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Our Blog

Look to the Communities In Schools blog for our latest news, industry research and insights, and updates on the success of our graduates and communities.

Dropout Prevention Month: How Two Drastically Different Communities Beat the Odds, Beat their States’ Graduation Rates  

By Elizabeth Tuten Oct. 17, 2018

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Both communities face similar challenges related to poverty: kids who drop out because they need to work; kids who must take care of younger siblings or sick family members; kids who have untreated health problems of their own that keep them out of school; or kids who are afraid to walk through their neighborhoods due to violence. Despite these challenges, Chanute’s graduation rate clocks in at 95 percent and Wake County at 89.1 percent. Both higher than the Kansas and North Carolina graduation rates, 90 percent and 87.9 percent, respectively.  

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Post-Florence, Four Communities In Schools of North Carolina Affiliates Reckon with Hundreds of Homeless Students, Destroyed Schools, Extensive Personal Loss

Sept. 27, 2018

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Fred Rogers said, “look for the helpers.” CIS of North Carolina affiliates are used to being the helpers, but today, the helpers need help. Many of the student support specialists are facing their own traumatic circumstances while still pitching in with relief efforts for others. Please consider donating to the All In Relief Fund to help not only the helpers, but the students, families, and communities they serve every day.

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Back to School at the Border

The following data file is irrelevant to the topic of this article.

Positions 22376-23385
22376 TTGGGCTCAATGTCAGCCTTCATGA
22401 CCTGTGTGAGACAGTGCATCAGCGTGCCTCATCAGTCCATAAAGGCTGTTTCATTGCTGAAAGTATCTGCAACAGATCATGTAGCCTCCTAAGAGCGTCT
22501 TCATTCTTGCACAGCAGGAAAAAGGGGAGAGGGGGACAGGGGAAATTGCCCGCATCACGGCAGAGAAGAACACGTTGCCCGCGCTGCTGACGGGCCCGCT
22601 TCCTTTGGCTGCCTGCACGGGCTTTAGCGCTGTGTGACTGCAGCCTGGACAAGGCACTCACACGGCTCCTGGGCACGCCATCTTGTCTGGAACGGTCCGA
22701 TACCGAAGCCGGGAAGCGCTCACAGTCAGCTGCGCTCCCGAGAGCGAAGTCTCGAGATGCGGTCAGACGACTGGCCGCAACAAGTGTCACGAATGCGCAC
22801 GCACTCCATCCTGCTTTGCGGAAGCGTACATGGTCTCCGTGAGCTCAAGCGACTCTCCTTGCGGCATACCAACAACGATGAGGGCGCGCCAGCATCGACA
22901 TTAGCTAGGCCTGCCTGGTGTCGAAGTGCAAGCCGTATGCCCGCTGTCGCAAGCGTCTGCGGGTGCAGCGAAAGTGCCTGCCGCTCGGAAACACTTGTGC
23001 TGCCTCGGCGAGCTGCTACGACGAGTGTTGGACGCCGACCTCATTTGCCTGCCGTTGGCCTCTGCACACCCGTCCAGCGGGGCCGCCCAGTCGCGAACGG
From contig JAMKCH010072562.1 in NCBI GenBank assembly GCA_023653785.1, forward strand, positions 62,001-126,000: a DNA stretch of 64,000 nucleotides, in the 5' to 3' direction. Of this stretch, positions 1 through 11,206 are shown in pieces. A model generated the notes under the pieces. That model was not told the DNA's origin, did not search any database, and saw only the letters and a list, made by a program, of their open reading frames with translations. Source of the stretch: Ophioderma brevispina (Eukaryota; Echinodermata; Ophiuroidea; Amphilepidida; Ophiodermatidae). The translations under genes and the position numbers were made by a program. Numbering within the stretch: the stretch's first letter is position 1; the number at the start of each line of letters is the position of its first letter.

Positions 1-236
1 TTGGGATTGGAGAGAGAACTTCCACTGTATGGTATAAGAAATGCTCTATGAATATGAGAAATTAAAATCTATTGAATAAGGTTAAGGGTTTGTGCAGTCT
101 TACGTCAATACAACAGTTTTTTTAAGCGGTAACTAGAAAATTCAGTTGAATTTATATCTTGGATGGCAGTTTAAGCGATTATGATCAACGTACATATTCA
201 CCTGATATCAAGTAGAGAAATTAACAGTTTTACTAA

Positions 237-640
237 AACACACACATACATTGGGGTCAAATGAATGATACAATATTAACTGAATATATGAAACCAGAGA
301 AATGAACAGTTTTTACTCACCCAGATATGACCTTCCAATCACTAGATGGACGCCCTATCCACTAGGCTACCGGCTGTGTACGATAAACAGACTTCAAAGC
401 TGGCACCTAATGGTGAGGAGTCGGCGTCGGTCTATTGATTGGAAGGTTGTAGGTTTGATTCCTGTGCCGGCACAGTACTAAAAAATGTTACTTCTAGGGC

By Elizabeth Tuten Sept. 13, 2018

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On September 12 The New York Times* reported that the detention of migrant children had skyrocketed to highest-ever levels.  At 90% capacity, shelters like Casa Padre in Brownsville, Texas, are straining to meet the legal requirements for detained youth, including those surrounding education. Any child living in the US, regardless of immigration status, is legally required to attend school. For the children still in detention centers, Southwest Key*--an immigration non-profit--has partnered with Brownsville Independent School District to bring teachers into their centers until sponsors—usually family members—have been identified for each detained child. But the children who have already been released to sponsors and who will start their local public schools, a different set of challenges lie ahead.  

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Meet Fredrick Bailey, the First Milliken Fellow

By Elizabeth Tuten Sept. 6, 2018

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Communities In Schools of Troup County, Georgia, alum Fredrick Bailey is the first ever recipient of the Bill and Jean Milliken Fellowship. This annual fellowship seeks to advance CIS' collective work and give voice to the next generation of CIS leaders and thinkers, while honoring Bill and Jean Milliken’s unique contributions to this organization. This year’s fellowship is focused on how to prepare all students for college, career and civic engagement, a topic derived from the inaugural Milliken Dialogues.

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Taking the Slide out of Summer Slide: How Communities In Schools Affiliates Make the Most of Summer

By Elizabeth Tuten July 23, 2018

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A recent Brookings Institute literature review found that on average, students' achievement scores declined over summer vacation by one month's worth of school-year learning. But for millions of students, it’s the educational relapse that occurs when school is out for the summer months. The U.S. Department of Education released a report in May of 2018 that highlighted the even greater backslide for students who may not have access to summer camps, libraries, zoos, aquariums, and museums due to location or socioeconomic status.  

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Enough: Let's Act On Student Safety

By Dale Erquiaga May 22, 2018

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Ten innocent lives were lost in Santa Fe, Texas on Friday. This marks the 22nd school shooting this year including the mass casualty incidents in Parkland, Florida and now in Texas. No matter the scale, these incidents have traumatized our nation’s school children.

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